Mel Evans / AP
Monday, March 17, 2014 | 5:35 p.m.
TRENTON, N.J. — Gov. Chris Christie's campaign manager was kept informed of complaints over traffic backups near the George Washington Bridge even while lanes remained blocked, according to emails released Monday about the apparent political payback plot orchestrated by the governor's aides.
More emails involving two-time Christie campaign manager Bill Stepien were made public in a legal filing by the state legislative panel investigating the closures. They are the latest documents to be turned over to a judge considering Stepien's request to quash a subpoena from the panel looking into the deliberate attempts to create gridlock in the town of Fort Lee.
One email shows Christie's top appointee at the bridge agency, Bill Baroni, looping in Stepien on a letter of complaint on the fourth full day of the September lane closures.
"Thanks," Stepien replied after being forwarded the letter from Mark Sokolich, the mayor of Fort Lee, where traffic backed up for hours, stalling school buses and emergency vehicles.
In another exchange, Stepien sends a complimentary message after Baroni told a legislative panel that the lane closures were part of a traffic study, a story that has since been discredited.
"I know it's not a fun topic ... but you did great," Stepien wrote in late November, a few weeks after Christie easily won re-election.
Christie maintains he didn't know about the lane closing operation but the scandal has cast a shadow over his administration and raised questions about his chances if he runs for president in 2016.
Stepien's lawyer says his client has done nothing wrong.
"The documents released today ... thoroughly discredit the committee's desperate attempt to paint Mr. Stepien as a central figure in the lane closure controversy," said the lawyer, Kevin Marino.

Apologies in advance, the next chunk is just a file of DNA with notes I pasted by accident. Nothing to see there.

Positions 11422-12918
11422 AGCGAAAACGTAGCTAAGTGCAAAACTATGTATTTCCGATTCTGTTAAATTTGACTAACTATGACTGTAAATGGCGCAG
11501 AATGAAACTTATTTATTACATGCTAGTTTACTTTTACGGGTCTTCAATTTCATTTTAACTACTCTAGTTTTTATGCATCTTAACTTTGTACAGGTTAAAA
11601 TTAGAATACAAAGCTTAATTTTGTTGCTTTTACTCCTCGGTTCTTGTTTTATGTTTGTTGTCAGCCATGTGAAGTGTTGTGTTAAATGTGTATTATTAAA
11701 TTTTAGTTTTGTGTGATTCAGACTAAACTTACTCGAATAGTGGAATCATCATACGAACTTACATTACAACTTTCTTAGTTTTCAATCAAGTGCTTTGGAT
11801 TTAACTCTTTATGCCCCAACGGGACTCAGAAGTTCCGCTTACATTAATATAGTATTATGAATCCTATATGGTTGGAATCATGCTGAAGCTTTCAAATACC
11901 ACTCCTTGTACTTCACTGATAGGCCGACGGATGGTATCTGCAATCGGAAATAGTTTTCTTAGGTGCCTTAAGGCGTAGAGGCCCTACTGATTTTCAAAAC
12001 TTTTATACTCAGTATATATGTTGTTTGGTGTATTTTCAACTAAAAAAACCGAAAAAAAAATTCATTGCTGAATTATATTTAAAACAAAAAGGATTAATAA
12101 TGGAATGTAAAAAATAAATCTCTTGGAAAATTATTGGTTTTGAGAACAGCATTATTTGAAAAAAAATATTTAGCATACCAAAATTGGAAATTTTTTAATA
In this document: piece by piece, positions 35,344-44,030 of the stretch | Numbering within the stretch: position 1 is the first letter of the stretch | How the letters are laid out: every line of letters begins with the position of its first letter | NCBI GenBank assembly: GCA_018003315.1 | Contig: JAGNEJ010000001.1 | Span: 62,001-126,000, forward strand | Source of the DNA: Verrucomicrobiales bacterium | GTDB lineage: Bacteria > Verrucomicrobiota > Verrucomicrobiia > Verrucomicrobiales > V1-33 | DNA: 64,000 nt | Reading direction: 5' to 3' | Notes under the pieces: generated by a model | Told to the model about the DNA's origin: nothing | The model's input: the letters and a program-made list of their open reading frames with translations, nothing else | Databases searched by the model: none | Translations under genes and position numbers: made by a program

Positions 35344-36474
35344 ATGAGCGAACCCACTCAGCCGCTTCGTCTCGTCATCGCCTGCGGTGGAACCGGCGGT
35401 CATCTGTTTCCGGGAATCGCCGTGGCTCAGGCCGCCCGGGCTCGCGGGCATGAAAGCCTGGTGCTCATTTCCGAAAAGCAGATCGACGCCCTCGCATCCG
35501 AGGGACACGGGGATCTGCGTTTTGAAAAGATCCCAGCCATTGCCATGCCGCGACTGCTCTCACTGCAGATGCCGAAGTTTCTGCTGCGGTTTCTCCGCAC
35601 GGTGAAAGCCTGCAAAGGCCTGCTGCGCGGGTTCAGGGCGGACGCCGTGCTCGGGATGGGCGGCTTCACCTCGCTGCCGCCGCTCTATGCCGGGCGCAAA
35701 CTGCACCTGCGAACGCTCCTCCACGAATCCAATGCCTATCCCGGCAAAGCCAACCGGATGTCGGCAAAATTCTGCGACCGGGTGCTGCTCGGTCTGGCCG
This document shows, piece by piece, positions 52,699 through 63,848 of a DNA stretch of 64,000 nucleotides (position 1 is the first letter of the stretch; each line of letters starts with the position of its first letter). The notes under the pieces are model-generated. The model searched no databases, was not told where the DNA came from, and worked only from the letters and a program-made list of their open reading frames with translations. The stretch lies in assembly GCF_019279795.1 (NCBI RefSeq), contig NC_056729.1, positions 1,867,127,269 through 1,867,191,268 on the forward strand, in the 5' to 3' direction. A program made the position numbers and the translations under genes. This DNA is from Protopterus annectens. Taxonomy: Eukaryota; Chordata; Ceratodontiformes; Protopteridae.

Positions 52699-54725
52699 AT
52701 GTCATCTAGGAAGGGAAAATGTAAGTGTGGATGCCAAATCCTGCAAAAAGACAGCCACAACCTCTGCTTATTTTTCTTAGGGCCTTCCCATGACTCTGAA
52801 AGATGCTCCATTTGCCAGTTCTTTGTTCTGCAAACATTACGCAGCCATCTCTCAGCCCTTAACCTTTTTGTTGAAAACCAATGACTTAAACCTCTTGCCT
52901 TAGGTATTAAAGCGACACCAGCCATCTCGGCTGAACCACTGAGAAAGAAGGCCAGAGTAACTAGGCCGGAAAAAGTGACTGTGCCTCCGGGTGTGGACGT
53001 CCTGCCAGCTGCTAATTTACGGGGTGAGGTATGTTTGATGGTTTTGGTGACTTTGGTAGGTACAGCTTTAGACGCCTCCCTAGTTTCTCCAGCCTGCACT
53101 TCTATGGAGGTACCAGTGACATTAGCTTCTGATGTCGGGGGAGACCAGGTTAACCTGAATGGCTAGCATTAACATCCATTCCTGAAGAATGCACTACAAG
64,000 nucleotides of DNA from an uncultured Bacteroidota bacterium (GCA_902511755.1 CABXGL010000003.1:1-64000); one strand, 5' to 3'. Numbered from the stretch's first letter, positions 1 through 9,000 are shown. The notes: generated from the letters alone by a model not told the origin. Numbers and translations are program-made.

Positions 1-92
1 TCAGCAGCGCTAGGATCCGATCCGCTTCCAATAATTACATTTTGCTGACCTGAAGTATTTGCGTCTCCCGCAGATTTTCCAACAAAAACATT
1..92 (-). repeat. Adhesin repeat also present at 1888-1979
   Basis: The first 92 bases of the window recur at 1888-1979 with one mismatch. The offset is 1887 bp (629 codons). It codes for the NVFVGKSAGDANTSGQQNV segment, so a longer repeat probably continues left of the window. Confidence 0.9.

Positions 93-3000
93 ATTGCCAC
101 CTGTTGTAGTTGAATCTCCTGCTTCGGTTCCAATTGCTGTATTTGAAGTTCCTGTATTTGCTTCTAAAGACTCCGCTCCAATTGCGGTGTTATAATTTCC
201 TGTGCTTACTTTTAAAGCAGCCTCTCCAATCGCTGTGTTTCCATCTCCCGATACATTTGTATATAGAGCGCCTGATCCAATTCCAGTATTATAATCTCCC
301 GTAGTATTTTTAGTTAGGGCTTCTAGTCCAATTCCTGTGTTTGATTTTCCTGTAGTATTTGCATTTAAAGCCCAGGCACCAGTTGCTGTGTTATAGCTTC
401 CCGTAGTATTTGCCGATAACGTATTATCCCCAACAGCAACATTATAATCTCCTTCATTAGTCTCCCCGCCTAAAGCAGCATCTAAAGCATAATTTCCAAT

Stepien and fired Christie aide Bridget Kelly want the subpoenas thrown out based on their constitutional right against self-incrimination. The U.S. attorney's office is conducting a parallel criminal investigation into the lane closings, along with accusations that the Christie administration threatened to withhold aid to a city badly flooded by Superstorm Sandy unless the mayor approved a redevelopment project favored by the governor. Both Stepien and Kelly say they have been visited by FBI agents, though neither has cooperated, their lawyers said.
Reid Schar, a lawyer for the panel, claims the existence of additional Stepien emails bolsters the subpoena's validity.
Other people and organizations close to the Republican governor have complied or are in the process of turning over documents.
The panel also claimed in the filing that the legislators do not have the authority to grant immunity to Stepien and Kelly in exchange for the documents, or to hold them in contempt for failing to comply with the subpoenas. A judge has asked both sides to explore the question of immunity before she issues a ruling, perhaps by the end of the month.
The emails released Monday start on Sept. 12, while the lanes were still closed, and include exchanges on Jan. 8, the day before Christie was forced to retract an earlier statement that his staff had no involvement in the lane closings.
Stepien, a valued political adviser who was said to be in line to run a possible Christie presidential campaign, ran both of Christie's gubernatorial races and worked in the administration as a deputy chief of staff, a job Kelly took over. He previously ran a campaign for Baroni, a former elected official.
In a Jan. 8 email, sent as the scandal was busting open, Christie spokesman Colin Reed noted that Kelly's Twitter timeline contained photos of Christie and other staffers at Kelly's 40th birthday party.
"Maybe too late, but she may want to shut down everything on social media," Reed suggested to Maria Comella, Christie's deputy chief of staff and a member of his Cabinet.